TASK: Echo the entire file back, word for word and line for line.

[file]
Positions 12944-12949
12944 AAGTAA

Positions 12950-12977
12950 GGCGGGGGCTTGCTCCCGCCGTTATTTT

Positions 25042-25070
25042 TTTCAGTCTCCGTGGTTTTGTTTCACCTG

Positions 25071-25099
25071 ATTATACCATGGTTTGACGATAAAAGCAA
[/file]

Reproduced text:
Positions 12944-12949
12944 AAGTAA

Positions 12950-12977
12950 GGCGGGGGCTTGCTCCCGCCGTTATTTT

Positions 25042-25070
25042 TTTCAGTCTCCGTGGTTTTGTTTCACCTG

Positions 25071-25099
25071 ATTATACCATGGTTTGACGATAAAAGCAA